posted on Jun, 16 2010 @ 10:23 AM
It has been a while since I carried on in one of my 'opinion' based threads. It seems that everyone in our community, while not necessarily
agreeing with one another, has a consistent acceptance of both fact and spin in this event which will define a generation, perhaps more so than the
9/11 attacks, and the war on terrorism.
The effects of the events at hand are felt far beyond the pale of the political or social sensibilities we cling to, and have in fact, impacted the
very vehicle which we live upon.
And yet, I am both weary and leery of the constant urging of people and organizations declaring quite authoritatively, how we should "feel" about
this, what this "means," and what 'should' come of it all. As if, it were somehow taken for granted that without the external input, we are
incapable of comprehending the whole.
We have been repeatedly told (ironically) that this is nothing but a triviality, the end of the world, human error, human evil, corporate negligence,
corporate greed, a function of commerce, a defect of society, much ado about nothing, a cataclysm unmatched in human history.
Today I watched as television talking heads giggled about how, in the scheme of things, the raw material lost could power American cars for four
minutes on an average day. How the recovery operation is still on track. I heard countless echoes of the president's speech assuring us that BP
will pay for this. And that in the final analysis this is all our own fault for relying on oil as a fuel source. The media seemed to want me to feel
reassured. The president wanted me to feel reassured. It was like a psychic tranquilizer being pumped into the airwaves, that we might 'relax'
over the situation and let someone else deal with it.
But then I can't help but be aggravated by the idea that we are somehow to engage in the mental gymnastics of finding fault in ourselves, as people,
because we consume oil.
The energy industries in place have been coddled, supported, bailed out, propped up, and foisted upon the world by the same governments who are
projecting that YOU and I are responsible for the 'bigger picture.' Exactly where are our alternatives to oil consumption now? Where were they in
the 1970's when the first fake shortage was used as an excuse to increase the Energy cartels revenue stream? In what manner were we supposed to
'reduce' our consumption of the only fuel made available to us? Or was every person on the planet to develop new technology on their own?
Yes we are wasteful - humans have ALWAYS been wasteful, because we innovate, we depart from the animalistic minimalism that is savagery and
survivalism, humans are more than animals in that we are not content to eat, sleep, and reproduce. Humans are industrious and inventive, with that
activity comes waste - because we don't know every damn thing there is to know.
Of course we must work to minimize wastefulness, to increase efficiency, to promote a harmonious and sustainable relationship with the environment
that supports us. But we have been polluting rivers, our air, and our land EVERYWHERE we have ever gone..... Look at the lunar landing site... they
threw crap around and left it all scattered about like some rude tourists... even on the moon we have left waste.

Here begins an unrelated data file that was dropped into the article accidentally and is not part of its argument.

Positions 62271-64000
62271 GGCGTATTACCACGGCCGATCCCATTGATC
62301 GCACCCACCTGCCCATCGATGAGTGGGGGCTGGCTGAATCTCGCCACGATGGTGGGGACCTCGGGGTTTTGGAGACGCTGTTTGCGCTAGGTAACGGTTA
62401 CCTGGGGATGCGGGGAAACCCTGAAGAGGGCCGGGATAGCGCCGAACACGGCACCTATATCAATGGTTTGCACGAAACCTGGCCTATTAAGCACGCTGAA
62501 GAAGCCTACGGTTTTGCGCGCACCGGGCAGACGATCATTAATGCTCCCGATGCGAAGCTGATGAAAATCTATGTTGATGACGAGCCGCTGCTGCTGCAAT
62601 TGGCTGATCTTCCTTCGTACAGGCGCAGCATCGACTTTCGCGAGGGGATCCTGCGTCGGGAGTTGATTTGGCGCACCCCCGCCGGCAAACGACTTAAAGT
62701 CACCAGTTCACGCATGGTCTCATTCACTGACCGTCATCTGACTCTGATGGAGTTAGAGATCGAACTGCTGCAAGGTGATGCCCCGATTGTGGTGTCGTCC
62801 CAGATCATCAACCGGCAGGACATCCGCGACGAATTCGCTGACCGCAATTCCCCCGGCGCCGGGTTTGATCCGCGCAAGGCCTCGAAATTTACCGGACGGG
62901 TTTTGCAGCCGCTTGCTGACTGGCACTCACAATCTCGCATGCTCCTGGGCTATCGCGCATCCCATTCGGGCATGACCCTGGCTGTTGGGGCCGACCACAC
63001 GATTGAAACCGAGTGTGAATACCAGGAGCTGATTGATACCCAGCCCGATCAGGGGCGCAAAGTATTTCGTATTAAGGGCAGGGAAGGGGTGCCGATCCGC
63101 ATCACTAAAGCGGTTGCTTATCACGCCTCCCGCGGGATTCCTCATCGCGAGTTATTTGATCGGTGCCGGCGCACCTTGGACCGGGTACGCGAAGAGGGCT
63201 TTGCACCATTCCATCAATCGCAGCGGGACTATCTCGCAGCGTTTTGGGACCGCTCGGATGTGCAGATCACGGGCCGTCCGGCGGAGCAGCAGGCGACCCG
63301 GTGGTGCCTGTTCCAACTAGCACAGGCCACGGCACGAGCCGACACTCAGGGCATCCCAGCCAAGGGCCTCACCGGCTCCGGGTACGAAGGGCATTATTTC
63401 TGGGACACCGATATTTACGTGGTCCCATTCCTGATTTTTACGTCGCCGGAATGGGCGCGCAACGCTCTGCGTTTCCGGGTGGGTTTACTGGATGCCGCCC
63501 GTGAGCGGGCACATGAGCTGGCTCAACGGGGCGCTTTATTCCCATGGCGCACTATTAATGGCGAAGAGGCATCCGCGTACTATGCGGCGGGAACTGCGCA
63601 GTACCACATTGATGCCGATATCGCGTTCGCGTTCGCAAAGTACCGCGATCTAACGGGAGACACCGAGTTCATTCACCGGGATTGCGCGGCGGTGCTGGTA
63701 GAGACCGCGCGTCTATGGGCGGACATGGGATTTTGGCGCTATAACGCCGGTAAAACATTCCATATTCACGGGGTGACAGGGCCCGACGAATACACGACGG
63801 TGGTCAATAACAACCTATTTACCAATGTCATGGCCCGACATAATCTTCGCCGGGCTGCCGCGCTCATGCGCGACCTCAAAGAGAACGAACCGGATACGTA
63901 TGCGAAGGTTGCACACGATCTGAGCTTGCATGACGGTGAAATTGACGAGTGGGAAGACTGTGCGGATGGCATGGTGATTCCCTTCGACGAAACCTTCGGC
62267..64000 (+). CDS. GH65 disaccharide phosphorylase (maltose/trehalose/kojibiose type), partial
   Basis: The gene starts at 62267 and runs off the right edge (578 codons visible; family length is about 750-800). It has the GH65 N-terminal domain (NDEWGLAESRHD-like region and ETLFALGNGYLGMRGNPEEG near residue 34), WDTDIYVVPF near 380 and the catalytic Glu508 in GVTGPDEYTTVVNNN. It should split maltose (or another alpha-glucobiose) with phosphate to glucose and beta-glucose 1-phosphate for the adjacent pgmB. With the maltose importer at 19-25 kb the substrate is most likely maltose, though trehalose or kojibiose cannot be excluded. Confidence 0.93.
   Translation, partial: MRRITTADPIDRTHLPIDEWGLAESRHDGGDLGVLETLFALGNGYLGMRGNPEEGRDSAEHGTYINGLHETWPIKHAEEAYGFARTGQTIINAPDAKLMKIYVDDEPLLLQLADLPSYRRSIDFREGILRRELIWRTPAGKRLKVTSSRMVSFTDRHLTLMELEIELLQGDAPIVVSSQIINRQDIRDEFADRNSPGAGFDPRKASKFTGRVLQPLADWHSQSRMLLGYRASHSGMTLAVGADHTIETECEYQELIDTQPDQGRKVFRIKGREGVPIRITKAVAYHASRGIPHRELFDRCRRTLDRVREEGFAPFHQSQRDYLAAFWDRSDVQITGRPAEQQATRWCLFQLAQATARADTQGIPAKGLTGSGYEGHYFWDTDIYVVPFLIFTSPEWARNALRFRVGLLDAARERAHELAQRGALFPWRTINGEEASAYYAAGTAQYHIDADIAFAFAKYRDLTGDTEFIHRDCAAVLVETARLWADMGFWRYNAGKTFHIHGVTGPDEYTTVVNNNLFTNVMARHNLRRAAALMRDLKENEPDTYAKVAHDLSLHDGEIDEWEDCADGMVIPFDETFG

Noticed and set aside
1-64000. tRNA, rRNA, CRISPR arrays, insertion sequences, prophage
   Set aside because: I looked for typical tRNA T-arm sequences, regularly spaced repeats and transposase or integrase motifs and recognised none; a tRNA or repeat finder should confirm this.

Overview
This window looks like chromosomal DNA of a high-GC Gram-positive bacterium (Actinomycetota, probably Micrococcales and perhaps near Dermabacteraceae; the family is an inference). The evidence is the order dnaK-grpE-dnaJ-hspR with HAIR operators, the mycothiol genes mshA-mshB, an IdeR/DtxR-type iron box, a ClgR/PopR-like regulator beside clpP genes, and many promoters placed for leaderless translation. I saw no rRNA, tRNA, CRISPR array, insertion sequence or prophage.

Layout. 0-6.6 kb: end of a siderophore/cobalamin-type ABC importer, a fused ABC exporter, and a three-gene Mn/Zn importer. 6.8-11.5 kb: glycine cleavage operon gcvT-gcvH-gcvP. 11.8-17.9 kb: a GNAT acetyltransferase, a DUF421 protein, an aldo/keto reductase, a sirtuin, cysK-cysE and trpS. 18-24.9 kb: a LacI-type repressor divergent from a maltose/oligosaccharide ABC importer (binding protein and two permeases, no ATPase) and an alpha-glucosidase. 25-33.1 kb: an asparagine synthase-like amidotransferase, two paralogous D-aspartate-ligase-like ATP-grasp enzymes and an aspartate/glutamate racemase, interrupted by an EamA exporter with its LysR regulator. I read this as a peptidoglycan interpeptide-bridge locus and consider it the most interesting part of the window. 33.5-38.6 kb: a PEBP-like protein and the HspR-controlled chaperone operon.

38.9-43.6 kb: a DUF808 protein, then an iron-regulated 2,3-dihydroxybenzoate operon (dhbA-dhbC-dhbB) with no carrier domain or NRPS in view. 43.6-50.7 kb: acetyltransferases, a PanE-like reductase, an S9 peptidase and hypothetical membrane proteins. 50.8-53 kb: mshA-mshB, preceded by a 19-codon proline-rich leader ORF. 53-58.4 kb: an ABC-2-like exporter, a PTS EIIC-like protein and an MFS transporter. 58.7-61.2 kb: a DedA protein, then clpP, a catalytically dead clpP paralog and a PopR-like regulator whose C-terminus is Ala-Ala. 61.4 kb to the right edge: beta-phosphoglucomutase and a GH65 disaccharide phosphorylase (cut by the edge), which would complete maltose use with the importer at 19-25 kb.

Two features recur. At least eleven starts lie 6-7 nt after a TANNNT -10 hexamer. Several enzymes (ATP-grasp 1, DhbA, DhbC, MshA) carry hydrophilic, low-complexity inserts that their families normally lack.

Oil is the single most availed of resource we have that has to be forcefully extracted and processed for our use. Profiteering corporate cartels and
cabals have seized a choke hold on its extraction, distribution, and processing - not only with the consent of the governments of the world, but with
THEIR encouragement - simply because governments have a stake in the revenue stream.
Now world leaders are using this catastrophe to invoke the 'shame' factor on the people, as if we hadn't been warning them about this eventuality
for the last 50 years or so. World leaders remind us of the tragic dependence on oil, as if we hadn't been conditioned as consumer to depend upon it
by the very corporations under whom they themselves benefit from fosterage.
If we go back to the body of media that exists prior to this date, in what way haven't we been told and repeatedly urged to consume, consume
now, and consume often? If we return to the actions and initiatives of the governments in place, where do we see the never-ending struggle they have
undertaken to remove this dependence on oil from the equation?
Closer examination shows us that it is NOT our cars that are the problem. It's PLASTICS, oil-based synthesized drugs, the rejection of natural
textiles, food stuffs, medicines, and the ubiquitous chemicals which are offered to the people to help them stay 'civilized' that tipped the scale.
It's the ozone-killing additives, the heavy toxin-laced 'personal' products, the carpets, the paints, the Formica, that crossed the line.
And yet, my president blames me and my kind, the ones who have to travel 25-miles to work with no public conveyance available (because it is not
profitable enough to support) as the 'cause' of the dependence on 'bad' fossil fuel.
For the last 40 years we have been told that we need to get away from internal combustion engines for power; how has the government responded to that
realization? - they haven't. Instead they then - and now - blame us, for 'depending' on it - as if WE had a choice.
For decades the government and regulatory agencies have ensured that "greener" options were priced out of realistic range for any average consumer.
Still to this day, we are told the bold-faced LIE that it's too expensive to go solar. And that is a LIE. It is NOT now nor has it ever been TOO
EXPENSIVE to go solar; it has been and remains the prerogative of the industry to demand sinful profit from the venture. They have made the cost
exceed the value to the point of our dependence on oil. Can anyone imagine why that might be?